I've written several articles on the distinction between planners and searchers for BI. My experience with the planning-searching dichotomy originated with developmental economist William Easterly and his research on the international poverty war. Easterly has little use for heavy-handed central planning that seems the norm for foreign aid to impoverished countries, preferring instead the work of searchers, “who explore solutions by trial and error, have a way to get feedback on the ones that work, and then expand the ones that work, all of this in an unplanned, spontaneous way.”

Easterly's straw men contrast the work of Planners quite unfavorably with that of Searchers. “Planners determine what to supply; Searchers find out what is in demand. Planners apply global blueprints; Searchers adapt to local conditions. Planners at the Top lack knowledge of the Bottom; Searchers find out what the reality is at the Bottom. A Planner thinks he already knows the answers; he thinks of poverty as a technical engineering problem that his answers will solve. A Searcher admits he doesn’t know the answers in advance; he believes that poverty is a complicated tangle of political, social, historical, institutional, and technological factors. A Searcher only hopes to find answers to individual problems by trial and error experimentation. A Planner believes outsiders know enough to impose solutions. A Searcher believes only insiders have enough knowledge to find solutions, and that most solutions must be homegrown.” In short, in Easterly's world view, Planners execute elaborate top-down solutions that may or may not hit the mark. Searchers, by contrast, acknowledge they don't have the answers but systematically set out to learn for the benefit of their constituents. I believe this same dichotomy that serves the war on poverty is also pertinent for the development of business strategy and intelligence.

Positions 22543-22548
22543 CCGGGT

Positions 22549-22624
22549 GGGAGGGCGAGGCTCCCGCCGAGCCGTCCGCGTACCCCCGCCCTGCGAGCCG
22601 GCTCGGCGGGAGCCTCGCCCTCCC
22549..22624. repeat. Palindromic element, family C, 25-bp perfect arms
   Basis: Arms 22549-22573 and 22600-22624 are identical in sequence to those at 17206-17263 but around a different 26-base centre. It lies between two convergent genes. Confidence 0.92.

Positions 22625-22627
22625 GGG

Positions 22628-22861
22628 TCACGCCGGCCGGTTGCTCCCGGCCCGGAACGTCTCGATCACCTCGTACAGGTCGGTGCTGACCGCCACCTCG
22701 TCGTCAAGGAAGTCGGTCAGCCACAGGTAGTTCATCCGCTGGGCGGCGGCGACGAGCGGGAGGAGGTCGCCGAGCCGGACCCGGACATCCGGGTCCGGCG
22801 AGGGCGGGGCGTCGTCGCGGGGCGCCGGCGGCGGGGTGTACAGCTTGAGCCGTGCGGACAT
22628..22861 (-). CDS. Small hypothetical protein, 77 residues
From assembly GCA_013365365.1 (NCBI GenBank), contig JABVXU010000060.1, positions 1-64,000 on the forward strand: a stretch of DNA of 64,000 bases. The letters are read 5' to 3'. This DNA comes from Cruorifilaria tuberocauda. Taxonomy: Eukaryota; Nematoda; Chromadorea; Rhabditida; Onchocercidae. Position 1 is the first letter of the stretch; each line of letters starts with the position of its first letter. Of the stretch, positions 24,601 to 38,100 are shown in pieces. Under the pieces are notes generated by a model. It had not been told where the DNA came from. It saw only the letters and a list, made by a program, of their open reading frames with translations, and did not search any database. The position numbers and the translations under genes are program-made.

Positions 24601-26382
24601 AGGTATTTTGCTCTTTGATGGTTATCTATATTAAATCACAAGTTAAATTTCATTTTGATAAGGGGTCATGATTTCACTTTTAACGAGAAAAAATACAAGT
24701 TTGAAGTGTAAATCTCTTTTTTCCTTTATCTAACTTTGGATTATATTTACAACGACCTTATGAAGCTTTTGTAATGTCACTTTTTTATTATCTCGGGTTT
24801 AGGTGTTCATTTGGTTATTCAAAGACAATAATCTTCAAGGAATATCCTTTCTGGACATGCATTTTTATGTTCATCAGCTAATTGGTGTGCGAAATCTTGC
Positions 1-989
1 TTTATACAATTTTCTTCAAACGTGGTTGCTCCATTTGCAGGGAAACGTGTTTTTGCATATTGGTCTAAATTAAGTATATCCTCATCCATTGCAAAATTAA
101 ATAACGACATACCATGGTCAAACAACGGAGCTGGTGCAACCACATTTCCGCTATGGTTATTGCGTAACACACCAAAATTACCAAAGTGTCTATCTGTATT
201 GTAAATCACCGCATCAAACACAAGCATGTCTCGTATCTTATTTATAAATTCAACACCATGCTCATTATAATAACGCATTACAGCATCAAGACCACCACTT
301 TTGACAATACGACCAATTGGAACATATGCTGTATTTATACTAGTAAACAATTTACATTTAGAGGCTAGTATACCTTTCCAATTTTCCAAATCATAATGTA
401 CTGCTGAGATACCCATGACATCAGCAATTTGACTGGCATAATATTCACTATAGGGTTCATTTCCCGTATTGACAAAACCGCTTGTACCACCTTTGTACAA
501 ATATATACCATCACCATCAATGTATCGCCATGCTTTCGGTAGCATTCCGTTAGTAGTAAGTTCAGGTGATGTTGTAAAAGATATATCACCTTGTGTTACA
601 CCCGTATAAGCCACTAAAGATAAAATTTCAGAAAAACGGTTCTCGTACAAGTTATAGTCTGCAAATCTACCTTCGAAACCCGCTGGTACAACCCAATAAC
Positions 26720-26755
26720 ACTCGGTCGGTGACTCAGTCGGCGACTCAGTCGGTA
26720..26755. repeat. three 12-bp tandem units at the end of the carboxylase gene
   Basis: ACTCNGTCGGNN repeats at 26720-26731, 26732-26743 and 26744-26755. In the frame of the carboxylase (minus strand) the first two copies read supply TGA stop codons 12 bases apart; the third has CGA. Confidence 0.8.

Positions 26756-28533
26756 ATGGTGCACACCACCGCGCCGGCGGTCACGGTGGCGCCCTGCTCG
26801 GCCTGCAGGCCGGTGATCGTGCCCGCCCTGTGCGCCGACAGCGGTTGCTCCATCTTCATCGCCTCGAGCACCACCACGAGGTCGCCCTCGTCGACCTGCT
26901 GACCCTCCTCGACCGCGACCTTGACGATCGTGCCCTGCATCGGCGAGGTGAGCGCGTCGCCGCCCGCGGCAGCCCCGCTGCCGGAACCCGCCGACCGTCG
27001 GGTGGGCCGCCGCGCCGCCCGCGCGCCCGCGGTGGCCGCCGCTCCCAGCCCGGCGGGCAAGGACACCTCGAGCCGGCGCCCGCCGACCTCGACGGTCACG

If searching-planning is a continuum, I'm much more a searcher -- at least 80% left-leaning. This preference reflects my bottom-up, inductive, analytics approach to decision-making, in contrast to a deductive, top-down method. At the same time, I'm certainly more than only a searcher, and recognize the need for upfront hypotheses and plans. For me, it's a matter of emphasis and balance as I struggle to reconcile the disparate approaches.